Clearly because it’s true and it works.  There is no doubt about it, but what the heck do we do with longtime friends and family who are just not that great to be around when it comes to supporting us?

Read on and find out in this excellent article I found here.

If you believe that you are the average of the five people you spend the most time with, then it is logical to surround yourself with people who are where you want to be.

But the reality is most of us are not surrounded by seven-figure earners or people who know how to support ambitious income goals. In fact, we are often surrounded by people who unconsciously contaminate our success! This begs the question, what do you do when you have relationships in your life that are toxic?

Think of the people who you have shared your goals with and they responded by criticizing you, discouraging you and telling you that what you’re doing is too risky. Do you think you would be more or less likely to increase your income with these people in your life?

While it is rarely discussed, the one shocking mistake that is limiting your income is allowing these toxic relationship in your life. Here is how you can eliminate these toxic relationships:

1. Take accountability

To truly take accountability, you have to recognize that you are responsible for your life and your results. Every relationship you have is a choice, so when you have people in your life who bring you down, you are choosing to have a relationship with them.

2. Identify the toxic relationships in your life.

You were born with an internal thermometer called your feelings. That is why we are naturally drawn to things that make us feel good, and move away from things that make us feel bad. Yet when it comes to relationships, we often ignore our feelings.

Think of the relationships that exhaust you and suck the energy out of you. These are the toxic relationships and they need to be labeled as such.

3. Coach them up

In spite of their best efforts, sometimes people are a negative influence in your life unconsciously. They do not recognize that they are pulling you down, so help them understand the type of relationship you are looking for and coach them up.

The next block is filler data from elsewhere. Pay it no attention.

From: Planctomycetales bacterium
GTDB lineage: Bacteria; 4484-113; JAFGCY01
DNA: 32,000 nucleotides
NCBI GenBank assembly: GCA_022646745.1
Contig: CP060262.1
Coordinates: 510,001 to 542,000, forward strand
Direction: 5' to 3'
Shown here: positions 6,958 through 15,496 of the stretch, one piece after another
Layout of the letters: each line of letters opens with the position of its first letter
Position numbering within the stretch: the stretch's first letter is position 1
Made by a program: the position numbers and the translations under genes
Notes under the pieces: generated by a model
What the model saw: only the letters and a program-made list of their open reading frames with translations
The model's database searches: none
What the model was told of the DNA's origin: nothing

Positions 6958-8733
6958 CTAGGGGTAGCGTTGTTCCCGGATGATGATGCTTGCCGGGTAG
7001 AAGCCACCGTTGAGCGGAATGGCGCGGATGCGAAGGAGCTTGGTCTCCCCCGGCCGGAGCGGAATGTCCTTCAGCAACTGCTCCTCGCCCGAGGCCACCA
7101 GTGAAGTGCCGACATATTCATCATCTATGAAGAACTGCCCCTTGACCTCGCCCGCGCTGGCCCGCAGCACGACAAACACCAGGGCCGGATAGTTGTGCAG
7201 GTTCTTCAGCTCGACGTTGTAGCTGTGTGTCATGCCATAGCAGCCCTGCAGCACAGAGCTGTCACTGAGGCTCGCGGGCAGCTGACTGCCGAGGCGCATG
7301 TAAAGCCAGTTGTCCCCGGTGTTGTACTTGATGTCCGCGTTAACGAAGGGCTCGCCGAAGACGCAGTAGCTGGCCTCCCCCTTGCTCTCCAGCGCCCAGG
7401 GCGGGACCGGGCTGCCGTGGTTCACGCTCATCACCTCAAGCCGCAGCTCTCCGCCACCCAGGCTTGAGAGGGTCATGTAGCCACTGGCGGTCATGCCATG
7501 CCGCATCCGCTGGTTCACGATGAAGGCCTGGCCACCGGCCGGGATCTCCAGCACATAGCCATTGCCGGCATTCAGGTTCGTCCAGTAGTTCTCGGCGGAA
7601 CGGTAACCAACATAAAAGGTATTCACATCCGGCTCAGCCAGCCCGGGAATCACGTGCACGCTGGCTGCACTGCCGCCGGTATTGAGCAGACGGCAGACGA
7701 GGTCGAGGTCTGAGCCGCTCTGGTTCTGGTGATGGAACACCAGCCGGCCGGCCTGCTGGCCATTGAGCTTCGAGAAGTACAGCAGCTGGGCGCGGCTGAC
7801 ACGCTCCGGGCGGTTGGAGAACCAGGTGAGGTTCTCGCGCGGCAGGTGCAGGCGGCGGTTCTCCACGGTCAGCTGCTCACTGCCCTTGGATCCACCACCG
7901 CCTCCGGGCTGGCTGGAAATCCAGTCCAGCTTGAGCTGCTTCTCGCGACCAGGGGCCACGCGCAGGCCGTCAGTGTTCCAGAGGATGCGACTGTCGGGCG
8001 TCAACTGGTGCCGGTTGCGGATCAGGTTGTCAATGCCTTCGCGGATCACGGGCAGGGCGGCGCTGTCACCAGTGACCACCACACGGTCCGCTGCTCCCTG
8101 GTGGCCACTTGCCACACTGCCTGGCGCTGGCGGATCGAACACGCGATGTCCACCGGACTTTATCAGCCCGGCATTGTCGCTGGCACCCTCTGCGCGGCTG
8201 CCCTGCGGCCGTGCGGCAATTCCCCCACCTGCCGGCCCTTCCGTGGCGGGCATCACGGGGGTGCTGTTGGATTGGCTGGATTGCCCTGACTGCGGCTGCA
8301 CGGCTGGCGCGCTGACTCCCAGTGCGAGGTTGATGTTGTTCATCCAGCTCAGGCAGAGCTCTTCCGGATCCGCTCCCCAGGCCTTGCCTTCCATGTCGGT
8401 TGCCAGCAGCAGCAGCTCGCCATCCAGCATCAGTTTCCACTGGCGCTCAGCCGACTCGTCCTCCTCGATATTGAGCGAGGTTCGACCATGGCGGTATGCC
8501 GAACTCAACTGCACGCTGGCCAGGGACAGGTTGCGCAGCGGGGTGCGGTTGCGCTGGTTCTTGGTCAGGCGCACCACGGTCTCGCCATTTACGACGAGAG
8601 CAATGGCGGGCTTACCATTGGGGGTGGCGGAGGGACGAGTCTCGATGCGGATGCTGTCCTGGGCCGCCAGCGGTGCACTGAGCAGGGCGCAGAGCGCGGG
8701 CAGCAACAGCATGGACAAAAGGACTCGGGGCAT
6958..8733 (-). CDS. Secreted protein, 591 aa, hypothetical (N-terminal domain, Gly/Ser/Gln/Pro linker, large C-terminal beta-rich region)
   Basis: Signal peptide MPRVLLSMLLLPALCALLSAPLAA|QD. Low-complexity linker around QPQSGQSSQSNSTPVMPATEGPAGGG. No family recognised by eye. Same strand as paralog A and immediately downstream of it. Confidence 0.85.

You can do this by coming from a place of love and empathy and clearly explain that you are not happy with your relationship and want to make it better.

4. Have realistic expectations.

Recognize that you are asking this person to change, which takes time. To have one conversation and expect the relationship to be cured is not realistic. Be patient with them.

As long as they are making an effort to improve the relationship, continue to guide them until they are contributing to your success.

5. If it comes to it, cut them out.

If they are not willing to make the changes you need, just like a toxic employee in a company, they must be eliminated. This is not easy to do because you care about these people, but you work too hard and your dreams are too important to allow them to continue pulling you down.

Approach them with love and understanding. Explain that you tried to improve the relationship, but at this point you can see things will not change so you are no longer able to continue having a relationship with them. Wish them all the best, and part ways.

While this is a viable option for many toxic relationship, what do you do if these people happen to be family members and you cannot remove them from your life? The answer is to distance yourself.

Do not return their phone calls as fast. At family gatherings, make the conscious decision to spend your time with other people. If you cannot avoid interaction, put minimal energy into the conversation.